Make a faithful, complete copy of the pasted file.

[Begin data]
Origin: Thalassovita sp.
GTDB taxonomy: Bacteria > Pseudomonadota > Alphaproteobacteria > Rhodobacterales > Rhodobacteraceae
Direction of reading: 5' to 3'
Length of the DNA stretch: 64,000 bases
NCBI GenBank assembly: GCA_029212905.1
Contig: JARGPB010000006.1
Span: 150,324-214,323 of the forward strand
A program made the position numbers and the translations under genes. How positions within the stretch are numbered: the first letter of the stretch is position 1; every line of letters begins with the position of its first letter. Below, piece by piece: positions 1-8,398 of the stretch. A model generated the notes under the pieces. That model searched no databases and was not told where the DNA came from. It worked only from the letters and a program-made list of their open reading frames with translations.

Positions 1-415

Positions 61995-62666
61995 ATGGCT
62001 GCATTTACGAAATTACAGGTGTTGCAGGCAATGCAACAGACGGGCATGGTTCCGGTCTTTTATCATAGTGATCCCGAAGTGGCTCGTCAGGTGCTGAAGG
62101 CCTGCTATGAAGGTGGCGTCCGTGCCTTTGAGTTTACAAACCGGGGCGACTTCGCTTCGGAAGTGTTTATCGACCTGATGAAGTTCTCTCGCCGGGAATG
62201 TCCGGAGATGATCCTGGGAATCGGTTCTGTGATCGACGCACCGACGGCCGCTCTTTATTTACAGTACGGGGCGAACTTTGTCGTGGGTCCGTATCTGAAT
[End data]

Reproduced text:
Origin: Thalassovita sp.
GTDB taxonomy: Bacteria > Pseudomonadota > Alphaproteobacteria > Rhodobacterales > Rhodobacteraceae
Direction of reading: 5' to 3'
Length of the DNA stretch: 64,000 bases
NCBI GenBank assembly: GCA_029212905.1
Contig: JARGPB010000006.1
Span: 150,324-214,323 of the forward strand
A program made the position numbers and the translations under genes. How positions within the stretch are numbered: the first letter of the stretch is position 1; every line of letters begins with the position of its first letter. Below, piece by piece: positions 1-8,398 of the stretch. A model generated the notes under the pieces. That model searched no databases and was not told where the DNA came from. It worked only from the letters and a program-made list of their open reading frames with translations.

Positions 1-415

Positions 61995-62666
61995 ATGGCT
62001 GCATTTACGAAATTACAGGTGTTGCAGGCAATGCAACAGACGGGCATGGTTCCGGTCTTTTATCATAGTGATCCCGAAGTGGCTCGTCAGGTGCTGAAGG
62101 CCTGCTATGAAGGTGGCGTCCGTGCCTTTGAGTTTACAAACCGGGGCGACTTCGCTTCGGAAGTGTTTATCGACCTGATGAAGTTCTCTCGCCGGGAATG
62201 TCCGGAGATGATCCTGGGAATCGGTTCTGTGATCGACGCACCGACGGCCGCTCTTTATTTACAGTACGGGGCGAACTTTGTCGTGGGTCCGTATCTGAAT